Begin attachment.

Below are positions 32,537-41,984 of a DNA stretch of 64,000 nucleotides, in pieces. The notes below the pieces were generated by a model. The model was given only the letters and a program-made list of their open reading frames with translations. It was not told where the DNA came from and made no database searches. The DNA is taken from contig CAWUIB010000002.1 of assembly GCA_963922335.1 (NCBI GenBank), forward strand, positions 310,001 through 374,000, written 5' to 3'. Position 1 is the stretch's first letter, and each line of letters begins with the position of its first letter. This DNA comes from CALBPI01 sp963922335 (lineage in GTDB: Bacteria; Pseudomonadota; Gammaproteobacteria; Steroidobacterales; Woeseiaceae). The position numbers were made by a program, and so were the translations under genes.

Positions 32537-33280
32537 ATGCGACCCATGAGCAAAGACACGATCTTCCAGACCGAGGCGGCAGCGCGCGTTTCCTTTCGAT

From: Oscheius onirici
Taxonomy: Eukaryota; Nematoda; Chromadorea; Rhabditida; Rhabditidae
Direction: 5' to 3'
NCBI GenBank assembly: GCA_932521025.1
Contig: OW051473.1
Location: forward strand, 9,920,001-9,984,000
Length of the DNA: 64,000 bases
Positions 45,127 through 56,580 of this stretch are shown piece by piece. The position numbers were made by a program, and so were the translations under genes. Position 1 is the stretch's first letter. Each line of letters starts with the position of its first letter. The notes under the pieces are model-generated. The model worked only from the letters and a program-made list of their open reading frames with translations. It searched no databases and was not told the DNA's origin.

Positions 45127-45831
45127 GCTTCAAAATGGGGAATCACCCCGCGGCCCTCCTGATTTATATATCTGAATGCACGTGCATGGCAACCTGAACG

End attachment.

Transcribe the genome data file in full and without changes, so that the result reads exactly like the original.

Below are positions 32,537-41,984 of a DNA stretch of 64,000 nucleotides, in pieces. The notes below the pieces were generated by a model. The model was given only the letters and a program-made list of their open reading frames with translations. It was not told where the DNA came from and made no database searches. The DNA is taken from contig CAWUIB010000002.1 of assembly GCA_963922335.1 (NCBI GenBank), forward strand, positions 310,001 through 374,000, written 5' to 3'. Position 1 is the stretch's first letter, and each line of letters begins with the position of its first letter. This DNA comes from CALBPI01 sp963922335 (lineage in GTDB: Bacteria; Pseudomonadota; Gammaproteobacteria; Steroidobacterales; Woeseiaceae). The position numbers were made by a program, and so were the translations under genes.

Positions 32537-33280
32537 ATGCGACCCATGAGCAAAGACACGATCTTCCAGACCGAGGCGGCAGCGCGCGTTTCCTTTCGAT

From: Oscheius onirici
Taxonomy: Eukaryota; Nematoda; Chromadorea; Rhabditida; Rhabditidae
Direction: 5' to 3'
NCBI GenBank assembly: GCA_932521025.1
Contig: OW051473.1
Location: forward strand, 9,920,001-9,984,000
Length of the DNA: 64,000 bases
Positions 45,127 through 56,580 of this stretch are shown piece by piece. The position numbers were made by a program, and so were the translations under genes. Position 1 is the stretch's first letter. Each line of letters starts with the position of its first letter. The notes under the pieces are model-generated. The model worked only from the letters and a program-made list of their open reading frames with translations. It searched no databases and was not told the DNA's origin.

Positions 45127-45831
45127 GCTTCAAAATGGGGAATCACCCCGCGGCCCTCCTGATTTATATATCTGAATGCACGTGCATGGCAACCTGAACG